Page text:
Unix: Delayed execution


In addition to interactive use of the computer, Gnu/Linux offers several tools that let the user set up programs (and even a sequence of programs, known as “scripts”) to be run at some point in the future without manual intervention. Three of these tools are:


Cron is the name of time based scheduling framework that lets you schedule a single program or a script to be executed at a specified periodic time/date.

Most Gnu/Linux systems comes with Vixie cron (a version of the cron framework created by Paul Vixie). This is the version that will be described below. Other versions may require a different syntax, so please read up on the documentation that exists on your particular system.

To use the cron framework, you create a crontab, which is a list of entries. Each entry is a single line of text, and consists of a set of time fields indicator followed by a commnd.

There are several ways to create the crontab entries. I prefer to create an ordinary text file with all the entries I want in my crontab in a file named crontab.txt. I then can create an active crontab (or replace the current crontab with the contents of that file with the following shell command):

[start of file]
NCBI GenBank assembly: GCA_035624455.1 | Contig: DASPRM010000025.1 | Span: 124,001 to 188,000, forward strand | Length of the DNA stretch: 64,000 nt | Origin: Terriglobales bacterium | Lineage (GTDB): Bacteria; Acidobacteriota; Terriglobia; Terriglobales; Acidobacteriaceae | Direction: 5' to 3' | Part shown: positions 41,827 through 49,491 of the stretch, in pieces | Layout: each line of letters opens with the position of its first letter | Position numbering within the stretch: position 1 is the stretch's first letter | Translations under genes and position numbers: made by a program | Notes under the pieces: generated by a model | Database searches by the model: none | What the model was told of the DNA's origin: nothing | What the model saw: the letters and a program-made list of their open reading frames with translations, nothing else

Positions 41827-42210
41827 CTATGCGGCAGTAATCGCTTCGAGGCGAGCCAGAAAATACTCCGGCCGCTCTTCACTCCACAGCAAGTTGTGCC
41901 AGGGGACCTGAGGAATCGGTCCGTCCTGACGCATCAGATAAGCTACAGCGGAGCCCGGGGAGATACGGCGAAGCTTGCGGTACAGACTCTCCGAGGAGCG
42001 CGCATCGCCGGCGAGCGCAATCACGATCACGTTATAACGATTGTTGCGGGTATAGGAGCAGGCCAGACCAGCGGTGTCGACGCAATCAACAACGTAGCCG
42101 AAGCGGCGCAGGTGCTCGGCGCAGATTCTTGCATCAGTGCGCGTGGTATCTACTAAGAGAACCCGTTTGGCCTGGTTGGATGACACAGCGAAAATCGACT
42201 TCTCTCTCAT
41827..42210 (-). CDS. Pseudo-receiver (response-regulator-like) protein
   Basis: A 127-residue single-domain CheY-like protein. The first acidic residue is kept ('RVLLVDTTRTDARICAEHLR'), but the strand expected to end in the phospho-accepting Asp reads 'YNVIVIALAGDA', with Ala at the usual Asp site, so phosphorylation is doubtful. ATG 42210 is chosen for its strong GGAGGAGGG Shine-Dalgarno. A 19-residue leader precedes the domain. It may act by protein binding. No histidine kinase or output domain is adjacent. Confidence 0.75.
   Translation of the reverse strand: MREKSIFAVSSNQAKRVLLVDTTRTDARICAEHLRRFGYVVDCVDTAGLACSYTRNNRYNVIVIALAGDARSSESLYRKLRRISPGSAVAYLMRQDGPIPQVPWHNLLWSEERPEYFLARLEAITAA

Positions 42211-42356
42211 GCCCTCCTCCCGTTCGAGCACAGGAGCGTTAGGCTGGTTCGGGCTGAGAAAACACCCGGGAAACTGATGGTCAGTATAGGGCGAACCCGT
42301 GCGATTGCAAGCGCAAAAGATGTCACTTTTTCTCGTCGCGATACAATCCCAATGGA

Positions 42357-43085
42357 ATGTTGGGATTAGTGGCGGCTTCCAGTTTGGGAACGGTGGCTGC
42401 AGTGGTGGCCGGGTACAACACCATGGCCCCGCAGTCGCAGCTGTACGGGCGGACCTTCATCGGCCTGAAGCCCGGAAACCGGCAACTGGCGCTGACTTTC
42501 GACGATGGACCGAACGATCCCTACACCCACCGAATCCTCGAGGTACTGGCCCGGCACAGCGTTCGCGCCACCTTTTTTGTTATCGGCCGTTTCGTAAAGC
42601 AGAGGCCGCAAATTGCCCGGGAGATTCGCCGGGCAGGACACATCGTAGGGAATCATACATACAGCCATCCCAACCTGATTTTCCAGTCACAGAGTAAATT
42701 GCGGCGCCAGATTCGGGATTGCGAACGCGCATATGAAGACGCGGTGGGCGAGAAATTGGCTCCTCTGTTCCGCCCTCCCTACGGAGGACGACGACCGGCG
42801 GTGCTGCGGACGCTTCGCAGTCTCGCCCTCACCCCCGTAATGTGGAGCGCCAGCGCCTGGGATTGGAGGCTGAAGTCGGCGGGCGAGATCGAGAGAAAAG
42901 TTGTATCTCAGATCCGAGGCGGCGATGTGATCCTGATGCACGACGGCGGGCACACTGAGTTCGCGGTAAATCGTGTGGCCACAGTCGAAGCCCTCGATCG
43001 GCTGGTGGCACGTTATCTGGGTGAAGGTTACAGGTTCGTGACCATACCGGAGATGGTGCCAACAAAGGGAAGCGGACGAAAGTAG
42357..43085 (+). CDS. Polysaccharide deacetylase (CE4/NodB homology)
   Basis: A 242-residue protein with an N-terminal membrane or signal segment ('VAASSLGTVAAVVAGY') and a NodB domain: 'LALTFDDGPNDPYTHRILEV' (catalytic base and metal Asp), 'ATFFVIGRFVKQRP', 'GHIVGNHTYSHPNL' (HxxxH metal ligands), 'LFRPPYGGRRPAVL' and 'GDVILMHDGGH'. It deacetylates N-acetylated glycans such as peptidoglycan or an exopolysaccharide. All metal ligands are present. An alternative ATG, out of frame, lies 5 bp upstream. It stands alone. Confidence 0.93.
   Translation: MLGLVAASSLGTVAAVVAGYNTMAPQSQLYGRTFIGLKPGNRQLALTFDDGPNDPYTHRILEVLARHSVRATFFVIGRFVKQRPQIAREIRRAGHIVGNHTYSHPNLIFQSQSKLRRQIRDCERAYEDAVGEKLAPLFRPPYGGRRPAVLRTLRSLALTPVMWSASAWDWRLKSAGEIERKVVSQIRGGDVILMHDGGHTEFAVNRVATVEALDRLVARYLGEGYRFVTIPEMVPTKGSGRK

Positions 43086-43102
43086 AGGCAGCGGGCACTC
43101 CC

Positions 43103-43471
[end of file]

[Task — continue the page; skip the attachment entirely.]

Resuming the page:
$ crontab crontab.txt

To list the content of your current active crontab, you log on to the host where your crontab is active, and type the following shell command:

$ crontab -l

The time fields for crontab entry are the following five fields, separated by spaces:

Field Values Comments
minute 0-59  
hour 0-23 0 is midnight
day of month 1-31  
month 1-12 1 is Jan, 12 is Dec
day of week 0-6 0 is Sun, 6 is Sat (on most systems)

These fields can contain a single number, a pair of numbers separated by a dash (i.e. a range of numbers), a comma-separated list of numbers and ranges, or an asterisk (* that represents all valid values for that field). A slash is used used in conjunction with ranges to specify step values. Some versions may also accept strings of letters: for instance, Vixie cron accepts month and day names instead of numbers.

For instance: The first of the following four crontab entries will run command1 at 13:00 (1 p.m.) every 9th of February. The second will run command2 at 15:05 (five minutes past 3 p.m.) every Monday. The third will run command3 at 05:00 (5 a.m.) every Tuesday plus the 1st through the 7th of every month, The fourth will run command4 every ten minutes. The fifth will, at 03:00 (3 a.m. in the morning) every night, run the find command to search for and remove all files below the file system root ending with .bak that have not been accessed in 7 days.

0 13 9 2 * command1
5 15 * * 1 command2
0 5 1-7 * 2 command3
*/10 * * * * command4
0 3 * * * find / -name "*. bak" -type f -atime +7 -exec rm {} \;

If the first character in a crontab entry is a hash mark (#), cron will treat the entry as a comment and ignore it. This is a quick way to disable an entry without deleting it.


Sometimes you may need to a program to run just once at one point in the future, rather than periodically. For this you use the at command.





Command Meaning
crontab maintain crontab files for individual users
at -
sleep -